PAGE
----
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Where the Cloud Touches Down: Simplifying Data Center Infrastructure Management

Thursday, July 25, 2013
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In most data centers, DCIM rests on a shaky foundation of manual record keeping and scattered documentation. OpManager replaces data center documentation with a single repository for data, QRCodes for asset tracking, accurate 3D mapping of asset locations, and a configuration management database (CMDB). In this webcast, sponsored by ManageEngine, you will see how a real-world datacenter mapping stored in racktables gets imported into OpManager, which then provides a 3D visualization of where assets actually are. You'll also see how the QR Code generator helps you make the link between real assets and the monitoring world, and how the layered CMDB provides a single point of view for all your configuration data.

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This webinar will help attendees understand the overall concept of SDN and its benefits, describe the different conceptual approaches to SDN, and examine the various technologies, both proprietary and open source, that are emerging. It will also help users decide whether SDN makes sense in their environment, and outline the first steps IT can take for testing SDN technologies.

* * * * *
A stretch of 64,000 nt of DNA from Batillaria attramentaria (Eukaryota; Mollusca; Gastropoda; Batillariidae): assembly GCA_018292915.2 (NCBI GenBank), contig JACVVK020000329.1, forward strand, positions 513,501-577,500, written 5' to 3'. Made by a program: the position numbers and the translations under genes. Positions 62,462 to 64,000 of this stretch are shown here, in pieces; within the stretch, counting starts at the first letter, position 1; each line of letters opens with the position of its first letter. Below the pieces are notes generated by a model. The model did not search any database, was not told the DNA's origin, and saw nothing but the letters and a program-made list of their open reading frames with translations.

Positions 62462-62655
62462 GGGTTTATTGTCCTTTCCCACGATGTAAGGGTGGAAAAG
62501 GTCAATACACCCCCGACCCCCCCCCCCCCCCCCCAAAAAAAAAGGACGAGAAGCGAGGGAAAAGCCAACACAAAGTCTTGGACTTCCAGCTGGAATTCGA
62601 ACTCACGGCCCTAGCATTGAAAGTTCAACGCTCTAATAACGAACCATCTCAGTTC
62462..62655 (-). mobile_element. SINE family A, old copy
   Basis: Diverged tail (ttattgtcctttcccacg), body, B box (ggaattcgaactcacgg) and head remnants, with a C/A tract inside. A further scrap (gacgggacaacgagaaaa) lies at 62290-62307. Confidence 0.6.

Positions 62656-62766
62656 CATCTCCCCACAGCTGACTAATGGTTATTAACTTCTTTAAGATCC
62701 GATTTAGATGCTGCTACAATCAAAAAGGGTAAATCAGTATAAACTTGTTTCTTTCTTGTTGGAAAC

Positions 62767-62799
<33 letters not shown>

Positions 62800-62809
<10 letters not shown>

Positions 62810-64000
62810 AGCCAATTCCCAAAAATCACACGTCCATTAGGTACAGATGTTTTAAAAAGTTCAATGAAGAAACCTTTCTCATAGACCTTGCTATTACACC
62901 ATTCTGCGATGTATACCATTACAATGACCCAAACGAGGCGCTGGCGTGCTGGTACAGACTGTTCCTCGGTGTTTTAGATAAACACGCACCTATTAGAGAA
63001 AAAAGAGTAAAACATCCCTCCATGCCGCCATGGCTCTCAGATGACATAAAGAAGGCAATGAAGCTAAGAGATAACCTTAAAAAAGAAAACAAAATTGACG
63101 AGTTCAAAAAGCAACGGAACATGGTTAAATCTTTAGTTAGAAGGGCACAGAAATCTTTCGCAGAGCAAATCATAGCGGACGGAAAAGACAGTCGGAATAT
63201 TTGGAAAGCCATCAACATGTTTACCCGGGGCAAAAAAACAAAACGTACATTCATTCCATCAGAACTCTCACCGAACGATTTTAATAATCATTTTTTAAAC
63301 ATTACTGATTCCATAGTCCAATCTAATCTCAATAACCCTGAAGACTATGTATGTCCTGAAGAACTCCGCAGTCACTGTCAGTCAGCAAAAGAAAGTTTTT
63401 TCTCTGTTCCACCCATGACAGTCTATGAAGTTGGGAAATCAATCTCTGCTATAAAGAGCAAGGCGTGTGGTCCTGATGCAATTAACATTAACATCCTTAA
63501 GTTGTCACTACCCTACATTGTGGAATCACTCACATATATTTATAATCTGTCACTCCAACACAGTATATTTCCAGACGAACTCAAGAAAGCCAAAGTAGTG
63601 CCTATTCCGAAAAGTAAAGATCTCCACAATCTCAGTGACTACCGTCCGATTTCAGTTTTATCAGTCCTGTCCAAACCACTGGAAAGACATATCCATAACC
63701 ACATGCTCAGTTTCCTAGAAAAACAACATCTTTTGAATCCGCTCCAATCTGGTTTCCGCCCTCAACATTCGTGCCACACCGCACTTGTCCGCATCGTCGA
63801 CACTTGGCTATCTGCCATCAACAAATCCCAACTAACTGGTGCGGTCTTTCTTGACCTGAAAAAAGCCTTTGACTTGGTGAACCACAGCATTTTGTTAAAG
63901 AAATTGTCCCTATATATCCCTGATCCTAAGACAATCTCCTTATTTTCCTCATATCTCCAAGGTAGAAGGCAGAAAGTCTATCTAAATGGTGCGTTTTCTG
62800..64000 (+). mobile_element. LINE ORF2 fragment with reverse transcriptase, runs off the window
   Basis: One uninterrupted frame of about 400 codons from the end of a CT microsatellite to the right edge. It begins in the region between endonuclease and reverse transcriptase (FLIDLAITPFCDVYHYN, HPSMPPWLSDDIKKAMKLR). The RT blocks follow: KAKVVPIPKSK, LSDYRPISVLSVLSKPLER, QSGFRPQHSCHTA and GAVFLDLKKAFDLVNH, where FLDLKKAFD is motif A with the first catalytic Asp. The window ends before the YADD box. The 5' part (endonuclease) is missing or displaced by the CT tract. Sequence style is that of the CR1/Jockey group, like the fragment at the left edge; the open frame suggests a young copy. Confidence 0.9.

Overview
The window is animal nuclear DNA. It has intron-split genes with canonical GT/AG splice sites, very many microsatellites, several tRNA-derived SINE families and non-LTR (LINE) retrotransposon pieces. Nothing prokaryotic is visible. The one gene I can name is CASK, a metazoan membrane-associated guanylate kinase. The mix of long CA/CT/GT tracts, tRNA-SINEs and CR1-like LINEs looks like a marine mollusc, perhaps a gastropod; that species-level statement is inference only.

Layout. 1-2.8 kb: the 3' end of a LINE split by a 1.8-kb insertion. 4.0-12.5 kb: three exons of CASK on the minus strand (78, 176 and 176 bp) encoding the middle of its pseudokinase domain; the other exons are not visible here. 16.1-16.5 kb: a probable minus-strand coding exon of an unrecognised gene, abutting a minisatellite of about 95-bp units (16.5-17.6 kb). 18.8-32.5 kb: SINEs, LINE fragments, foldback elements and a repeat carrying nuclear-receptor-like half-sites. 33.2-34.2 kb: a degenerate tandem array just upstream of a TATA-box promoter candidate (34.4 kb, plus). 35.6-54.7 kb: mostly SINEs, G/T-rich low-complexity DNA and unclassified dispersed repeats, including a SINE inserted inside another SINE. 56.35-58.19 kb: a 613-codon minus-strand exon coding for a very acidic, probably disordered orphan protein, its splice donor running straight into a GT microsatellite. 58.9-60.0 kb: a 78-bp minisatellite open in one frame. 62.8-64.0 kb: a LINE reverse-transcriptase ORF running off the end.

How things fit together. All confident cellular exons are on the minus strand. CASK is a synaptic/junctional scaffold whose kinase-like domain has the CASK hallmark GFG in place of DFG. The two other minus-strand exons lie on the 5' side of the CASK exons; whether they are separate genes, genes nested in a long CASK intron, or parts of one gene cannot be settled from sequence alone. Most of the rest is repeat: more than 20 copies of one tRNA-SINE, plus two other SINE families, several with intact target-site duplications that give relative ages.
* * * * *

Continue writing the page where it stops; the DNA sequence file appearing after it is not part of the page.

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20 People Who Changed Tech: Marconi And Tesla

In this sixth installment in our series, Howard Anderson profiles the pioneers of radio.

You gotta like Marconi, but you gotta love Tesla.

Guglielmo Marconi is usually credited with inventing the radio and pioneering long distance radio transmission, but Nikola Tesla's work on both was more seminal and farther reaching. For their contributions to wireless telegraphy, Marconi and Karl Ferdinand Braun, another early innovator, won the Nobel Prize in physics in 1909. But because Tesla and Thomas Edison were involved in a pitched battle on the AC/DC front, the Nobel Committee was probably looking for a set of compromise candidates. How pitched was that battle? Edison electrocuted an elephant to demonstrate the "danger" of Tesla's alternating current. An elephant? Weren't there any lawyers around?

Marconi was a first-rate businessman and built a major financial and manufacturing empire. He was a millionaire and tooled around on a luxury yacht. He proved Edison wrong. Edison thought the curvature of the Earth would limit radio transmission to 200 miles, but Marconi caught a break: The ionosphere reflected back electromagnetic waves.

The Supreme Court would later overturn Marconi's patent, in 1943, and award it to Tesla. It didn't hurt Tesla that Marconi was suing the U.S. government for using his patents and, if Marconi didn't really have a patent, the government wouldn't have to pay him a dime. Nor did it hurt that Marconi was a recognized fascist while Tesla, born and raised in the Austrian Empire, had become an American citizen.

... Read full story on InformationWeek

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